“We had an unfailing belief in our kids, and we knew that if we taught our students in a high-quality way they would learn and be able to go to college,” said Mannella, KIPP Philadelphia’s founding CEO. “Twelve years later to be watching this happen is pretty incredible.”
As director of alumni support, Larson has maintained close ties with her former students. She’s even Facebook friends with some who left KIPP because their family circumstances changed or who found the program too demanding.
“It’s been very rewarding,” Larson said. “We’ve had our ups and downs over the years, but I wouldn’t change a minute of it.”
The first six who earned diplomas graduated from colleges that included Temple, Widener, and Lincoln. A KIPP staffer attended each ceremony.
Larson made the trip to see Maya Washington-Zeigler, 22, graduate from Denison University, a liberal arts school in Granville, Ohio.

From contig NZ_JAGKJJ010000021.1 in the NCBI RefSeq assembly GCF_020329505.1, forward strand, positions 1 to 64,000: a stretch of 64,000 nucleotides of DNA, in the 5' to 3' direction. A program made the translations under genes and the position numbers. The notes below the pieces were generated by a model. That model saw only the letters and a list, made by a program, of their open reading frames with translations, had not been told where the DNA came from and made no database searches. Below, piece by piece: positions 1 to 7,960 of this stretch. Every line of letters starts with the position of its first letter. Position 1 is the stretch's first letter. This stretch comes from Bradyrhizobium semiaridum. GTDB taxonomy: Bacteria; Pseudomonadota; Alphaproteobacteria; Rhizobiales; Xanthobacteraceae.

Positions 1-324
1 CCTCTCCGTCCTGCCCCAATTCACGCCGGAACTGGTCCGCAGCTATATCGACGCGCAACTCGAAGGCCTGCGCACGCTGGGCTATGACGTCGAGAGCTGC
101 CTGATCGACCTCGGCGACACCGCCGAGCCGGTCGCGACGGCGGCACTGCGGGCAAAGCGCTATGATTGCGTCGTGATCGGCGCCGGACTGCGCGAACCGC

Washington-Zeigler of West Oak Lane said she still recalls that first day of fifth grade, when Mannella told students the importance of direct eye contact and a firm handshake.
“It seems like it was yesterday,” she said.
KIPP did not have a high school back then, so Larson and others helped students find spots for ninth grade that would keep them on track for college.
With financial assistance from KIPP, Washington-Zeigler attended the Country Day School of the Sacred Heart, a private Catholic girls’ school in Bryn Mawr.
The cultural shift was initially jarring.
“My first year in high school, I went to KIPP almost every day after school,” Washington-Zeigler recalled. “I talked to them all the time.”
She will head to Boston in August to work in classrooms in a two-year residency program with Match, a charter program that, she said, is similar to KIPP.
At the same time, Washington-Zeigler will study for a master’s degree in effective teaching from a graduate program affiliated with Match.
“Being at KIPP, you get this idea in your head that all teachers are like that and all schools are like that, and they aren’t,” she said. “KIPP is the reason I decided to go into education.”